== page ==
Fire companies ready to sign agreement with Accomack County


BY CLARA VAUGHN, Eastern Shore Post —

After delaying an agreement to review its terms, Accomack County’s fire companies are ready to sign a new memorandum of understanding with the county.

The agreement replaces the funding agreements Accomack has with its fire companies staffed by county-paid fire and emergency medical services workers — Greenbackville, Onancock, Painter, Oak Hall, and Parksley.

Unlike the prior agreement, the new document adds guidelines for operating and administering fire and rescue services that the companies must follow to receive annual county funding.

“Many of the terms in the MOU … put in writing practices that have been in place for decades,” said Accomack County Administrator Mike Mason. “Others create new protocol pertaining to areas such as incident command, dispute resolution, minimum volunteer training, and county staff access to volunteer-owned apparatus, to name a few.”

“The mutual goal of the MOU is to improve fire and rescue operations and associated response times,” he said.

The catalyst for the new agreement was a complaint from a county employee working at the Onancock firehouse relating to volunteer behavior and an “overall hostile work environment … directed towards county staff,” according to Mason’s November presentation to the Accomack County Board of Supervisors.

A third-party investigator found most of the complaints to be true and recommended Accomack use a contract or other agreement requiring fire companies to follow “clearly developed … operational requirements and administrative policies governing volunteer behavior” to receive annual funding from the county.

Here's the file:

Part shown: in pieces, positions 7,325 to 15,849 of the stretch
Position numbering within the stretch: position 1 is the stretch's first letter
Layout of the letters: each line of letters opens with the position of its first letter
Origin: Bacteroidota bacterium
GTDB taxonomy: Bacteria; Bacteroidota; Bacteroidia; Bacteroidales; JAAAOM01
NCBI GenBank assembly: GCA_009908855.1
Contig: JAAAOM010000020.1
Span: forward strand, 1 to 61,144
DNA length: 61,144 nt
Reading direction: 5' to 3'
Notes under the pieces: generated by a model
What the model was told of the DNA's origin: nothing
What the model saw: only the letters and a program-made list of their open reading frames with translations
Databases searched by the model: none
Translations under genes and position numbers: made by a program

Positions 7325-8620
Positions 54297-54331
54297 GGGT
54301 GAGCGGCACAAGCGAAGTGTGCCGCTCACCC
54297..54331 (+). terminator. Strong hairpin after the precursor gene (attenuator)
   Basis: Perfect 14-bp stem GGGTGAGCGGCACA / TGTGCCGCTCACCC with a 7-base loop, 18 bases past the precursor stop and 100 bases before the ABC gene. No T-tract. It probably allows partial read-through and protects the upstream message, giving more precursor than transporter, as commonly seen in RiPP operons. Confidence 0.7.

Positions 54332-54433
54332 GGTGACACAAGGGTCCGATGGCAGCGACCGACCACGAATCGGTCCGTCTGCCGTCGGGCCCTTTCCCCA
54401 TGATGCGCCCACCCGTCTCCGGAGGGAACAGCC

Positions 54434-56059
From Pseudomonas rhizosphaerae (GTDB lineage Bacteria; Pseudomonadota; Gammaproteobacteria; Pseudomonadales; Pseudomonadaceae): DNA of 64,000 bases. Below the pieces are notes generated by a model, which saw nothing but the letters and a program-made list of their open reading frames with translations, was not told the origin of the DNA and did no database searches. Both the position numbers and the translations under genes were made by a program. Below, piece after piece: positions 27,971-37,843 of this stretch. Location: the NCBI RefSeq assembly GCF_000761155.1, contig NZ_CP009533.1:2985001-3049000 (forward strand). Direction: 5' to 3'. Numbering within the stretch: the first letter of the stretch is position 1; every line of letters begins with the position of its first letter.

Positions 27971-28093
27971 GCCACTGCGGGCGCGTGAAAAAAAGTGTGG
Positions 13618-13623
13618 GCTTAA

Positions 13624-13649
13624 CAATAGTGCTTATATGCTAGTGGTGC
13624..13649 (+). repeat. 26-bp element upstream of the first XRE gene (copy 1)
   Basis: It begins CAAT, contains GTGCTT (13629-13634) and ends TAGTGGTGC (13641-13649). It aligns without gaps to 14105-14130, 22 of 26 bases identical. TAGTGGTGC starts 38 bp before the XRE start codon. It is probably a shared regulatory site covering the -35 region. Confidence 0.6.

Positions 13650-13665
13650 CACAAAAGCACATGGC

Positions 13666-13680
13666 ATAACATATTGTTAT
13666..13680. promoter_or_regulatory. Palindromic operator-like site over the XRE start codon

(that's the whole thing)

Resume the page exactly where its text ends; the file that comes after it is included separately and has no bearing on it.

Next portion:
Last year, each volunteer fire company received between $187,507 and $195,507 in direct county funding, Mason said. In total, Accomack paid volunteer companies roughly $2.3 million in fiscal year 2023, he said.

In addition, Accomack spent over $5.4 million operating its Department of Public Safety, “with most of this amount used to compensate the dedicated professional staff who are stationed in these volunteer stations,” Mason said.
Chincoteague Volunteer Fire Company provides its own staff, so it is not part of the MOU, he added.

The new agreement includes guidelines for work environment, living quarters, equipment standards, training requirements, response protocol, incident command, and procedures to resolve complaints at the fire companies. It also requires companies to provide annual diversity training to their members.

If a fire company breaks the terms, Accomack can stop providing annual funds to the company or withdraw its county-paid fire and EMS staff from the station, according to the MOU.

The Accomack County Board of Supervisors planned to consider the agreement at its meeting last month, but postponed its vote after several local fire company members requested the supervisors table the topic to give the companies time to review the agreement.

Accomack’s Director of Public Safety C. Ray Pruitt met with Greenbackville, Parksley, Painter, and Oak Hall fire companies after the meeting, he said.

“We sat down and mulled over it … Everybody worked through all of it,” Pruitt said.

The MOU was updated to address concerns from the companies — including a provision that in the event a county employee maliciously damages or destroys volunteer company property, the county will repair or replace the damaged asset.

Other updates included changing the minimum volunteer training from Firefighter 2 certification to Firefighter 1 certification and equivalent training; and changing the minimum qualifications for assuming incident command from Firefighter 2 certification to Firefighter 2 certification or higher, or having an equivalent level of training or experience as a Firefighter 2 or higher.

Accomack will develop a separate agreement with Tangier’s fire company in the new year based on the unique way it provides services on the island, Mason said.

The eight volunteer companies that operate without Accomack County Department of Public Safety staff are not affected by the new agreement, he said.

— Visit to read the agreement.

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